At Apprise Wealth Management, we want to help people make better decisions about money. We also read constantly and like sharing some of our favorite commentaries each week.
We hope you will share our blog with your friends. If you are not a current subscriber, please sign up for our mailing list at the bottom of our blog page, or use our Contact Us page. If you would like to discuss the concepts raised in one of these articles further, please email firstname.lastname@example.org.
You can also use our calendar to schedule a free 15-minute uncertainty snapshot.
Here are this week’s articles as well as a brief description of each:
1. Tips to Reduce Your Healthcare Spending. Last week I shared this article, which provided some thoughts on how much retirees might spend on healthcare. There are ways to take control of your healthcare expenses. Interested in lowering those costs? This article shares some useful tips.
2. Why We’re Bad at Estimating Time (and What to Do About It). If asked to estimate how much time it will take to complete a project, how close is your forecast to the actual outcome? If you’re like most of us, your prediction is probably overoptimistic. Our overconfidence when making such estimates is referred to as the planning fallacy. The planning fallacy describes our tendency to underestimate how long it will take to complete a task. Psychologists Daniel Kahneman and Amos Tversky are credited with first coining the term. They explained our tendency to disregard historical data when making forecasts. We also tend to be overly optimistic in assuming there won’t be any complications causing delays along the way (called optimism bias – or a belief that the future will be better than the past). The article shares six tools we can use to make better estimates.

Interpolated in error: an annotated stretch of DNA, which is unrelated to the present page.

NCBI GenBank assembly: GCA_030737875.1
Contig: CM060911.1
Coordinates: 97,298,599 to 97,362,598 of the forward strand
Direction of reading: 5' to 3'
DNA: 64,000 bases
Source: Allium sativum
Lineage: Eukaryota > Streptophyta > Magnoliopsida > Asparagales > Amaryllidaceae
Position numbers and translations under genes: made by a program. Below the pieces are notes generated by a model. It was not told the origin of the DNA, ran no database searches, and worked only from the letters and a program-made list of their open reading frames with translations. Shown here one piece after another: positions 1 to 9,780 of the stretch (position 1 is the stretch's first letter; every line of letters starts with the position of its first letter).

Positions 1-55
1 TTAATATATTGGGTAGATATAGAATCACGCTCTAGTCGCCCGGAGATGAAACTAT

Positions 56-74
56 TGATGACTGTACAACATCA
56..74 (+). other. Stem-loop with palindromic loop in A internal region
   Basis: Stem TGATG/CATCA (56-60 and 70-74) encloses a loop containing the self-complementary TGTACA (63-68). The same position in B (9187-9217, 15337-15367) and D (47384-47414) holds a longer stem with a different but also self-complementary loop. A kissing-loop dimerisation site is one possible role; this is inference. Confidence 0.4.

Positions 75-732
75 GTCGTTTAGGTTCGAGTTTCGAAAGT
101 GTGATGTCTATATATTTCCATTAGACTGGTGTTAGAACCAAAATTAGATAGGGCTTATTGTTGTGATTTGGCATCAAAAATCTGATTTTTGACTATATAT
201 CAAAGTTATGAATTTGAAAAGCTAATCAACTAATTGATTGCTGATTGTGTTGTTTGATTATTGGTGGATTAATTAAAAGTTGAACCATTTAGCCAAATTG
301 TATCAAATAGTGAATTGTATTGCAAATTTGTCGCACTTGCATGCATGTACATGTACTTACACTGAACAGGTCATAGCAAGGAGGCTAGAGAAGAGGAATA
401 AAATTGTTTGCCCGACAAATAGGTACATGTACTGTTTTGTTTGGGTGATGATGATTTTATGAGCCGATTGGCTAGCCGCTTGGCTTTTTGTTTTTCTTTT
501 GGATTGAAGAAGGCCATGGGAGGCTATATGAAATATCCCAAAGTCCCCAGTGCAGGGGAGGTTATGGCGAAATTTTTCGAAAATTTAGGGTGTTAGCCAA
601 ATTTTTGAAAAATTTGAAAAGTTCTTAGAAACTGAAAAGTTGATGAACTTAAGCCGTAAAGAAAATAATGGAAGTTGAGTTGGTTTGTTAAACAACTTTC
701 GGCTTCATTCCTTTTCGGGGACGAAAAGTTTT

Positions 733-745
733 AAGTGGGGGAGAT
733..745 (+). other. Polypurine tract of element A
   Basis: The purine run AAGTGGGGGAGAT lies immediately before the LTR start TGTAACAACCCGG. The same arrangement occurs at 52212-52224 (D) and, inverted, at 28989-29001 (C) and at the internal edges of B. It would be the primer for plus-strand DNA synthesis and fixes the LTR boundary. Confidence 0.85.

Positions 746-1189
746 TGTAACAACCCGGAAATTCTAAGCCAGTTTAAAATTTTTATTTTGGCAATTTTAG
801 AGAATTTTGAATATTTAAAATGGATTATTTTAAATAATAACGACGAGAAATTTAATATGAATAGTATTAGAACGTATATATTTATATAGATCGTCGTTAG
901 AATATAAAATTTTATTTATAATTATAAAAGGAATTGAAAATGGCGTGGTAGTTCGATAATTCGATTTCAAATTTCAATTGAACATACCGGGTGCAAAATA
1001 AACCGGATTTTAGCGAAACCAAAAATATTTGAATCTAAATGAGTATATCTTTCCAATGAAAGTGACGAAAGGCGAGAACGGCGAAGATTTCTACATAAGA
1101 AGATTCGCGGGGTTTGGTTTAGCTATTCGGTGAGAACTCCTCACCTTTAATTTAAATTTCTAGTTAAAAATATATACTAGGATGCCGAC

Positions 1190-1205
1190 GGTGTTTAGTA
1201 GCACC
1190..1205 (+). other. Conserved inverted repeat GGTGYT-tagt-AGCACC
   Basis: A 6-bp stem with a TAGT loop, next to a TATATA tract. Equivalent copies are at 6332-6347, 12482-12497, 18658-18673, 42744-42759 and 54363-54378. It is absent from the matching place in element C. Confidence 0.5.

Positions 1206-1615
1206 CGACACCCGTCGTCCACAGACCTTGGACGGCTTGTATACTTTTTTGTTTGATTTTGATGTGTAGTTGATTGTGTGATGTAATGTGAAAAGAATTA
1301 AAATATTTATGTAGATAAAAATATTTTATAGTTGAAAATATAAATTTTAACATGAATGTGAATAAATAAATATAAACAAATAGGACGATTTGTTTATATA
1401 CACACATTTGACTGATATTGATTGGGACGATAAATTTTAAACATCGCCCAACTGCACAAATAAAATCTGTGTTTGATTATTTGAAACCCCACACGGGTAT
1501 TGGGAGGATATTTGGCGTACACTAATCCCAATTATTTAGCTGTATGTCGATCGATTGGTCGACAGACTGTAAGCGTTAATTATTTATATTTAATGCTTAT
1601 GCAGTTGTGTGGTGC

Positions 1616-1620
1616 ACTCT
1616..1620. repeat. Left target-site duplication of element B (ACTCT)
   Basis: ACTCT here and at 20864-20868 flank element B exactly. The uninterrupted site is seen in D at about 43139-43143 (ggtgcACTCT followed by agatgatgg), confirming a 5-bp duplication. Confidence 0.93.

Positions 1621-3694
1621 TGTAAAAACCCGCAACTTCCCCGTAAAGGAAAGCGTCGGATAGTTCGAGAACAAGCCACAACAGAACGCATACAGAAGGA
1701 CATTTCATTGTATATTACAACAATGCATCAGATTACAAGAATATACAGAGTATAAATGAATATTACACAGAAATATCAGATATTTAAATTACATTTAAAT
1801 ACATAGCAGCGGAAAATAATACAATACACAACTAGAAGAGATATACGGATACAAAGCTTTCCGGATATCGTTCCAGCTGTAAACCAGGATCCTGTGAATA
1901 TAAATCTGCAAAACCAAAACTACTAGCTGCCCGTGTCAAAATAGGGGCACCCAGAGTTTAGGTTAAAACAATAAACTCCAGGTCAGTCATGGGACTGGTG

3. How Much Money You Need to Retire at 55 and Live on Investment Income Alone Until 90. The idea of achieving financial independence at a young age and retiring early is growing in popularity. Are you interested in being part of the Financial Independence, Retire Early (FIRE) movement? If so, do you have any idea how large your nest egg might need to be? Achieving this goal is not easy, but some who live frugally and save and invest at an extreme level are trying to reach this goal.
4. We’re All Fake Fans Now. Recently, football fans were somewhat stunned when Andrew Luck announced his retirement while still in the prime of his career. Colts fans booed Mr. Luck as he walked off the field for the last time following the team’s third exhibition game this summer. Most of us aren’t friends with professional athletes, but we get to know a great deal about them. Are the players merely stat producers (driving the growth in the number of us playing fantasy sports)? Will fans continue to come down on the owners’ side during the next labor dispute? This opinion piece explores these issues along with other aspects of our fandom.
5. This Is When People Start Saving for Retirement—and When They Actually Should. In contrast to members of the FIRE movement described above, many U.S. adults don’t start saving for retirement until a decade or more after they start working. Failing to start early can make it harder to meet your goals for your retirement account ($1.7 million according to this survey). Assuming an 8% return, to reach $1.7 million you must save the following amount per month:
· $486.97, if you start at age 25
· $741.10, if you start at age 30
· $1,140.66, if you start at age 35
· $1,787.54, if you start at age 40
The numbers show how important it is to start early. If you don’t you will have a lot of catching up to do. If you’re not sure how to get started, it helps to “Pay Yourself First!”
We hope you find the above posts valuable. If you would like to talk to us about financial topics including your investments, creating a financial plan, saving for college, or saving for your retirement, please complete our contact form, and we will be in touch. We can schedule a call, a virtual meeting via Zoom, or a meeting at Apprise Wealth Management’s office in Northern Baltimore County.
Please note that we post information about articles we think can help you make better decisions about money on LinkedIn, Facebook, and Twitter.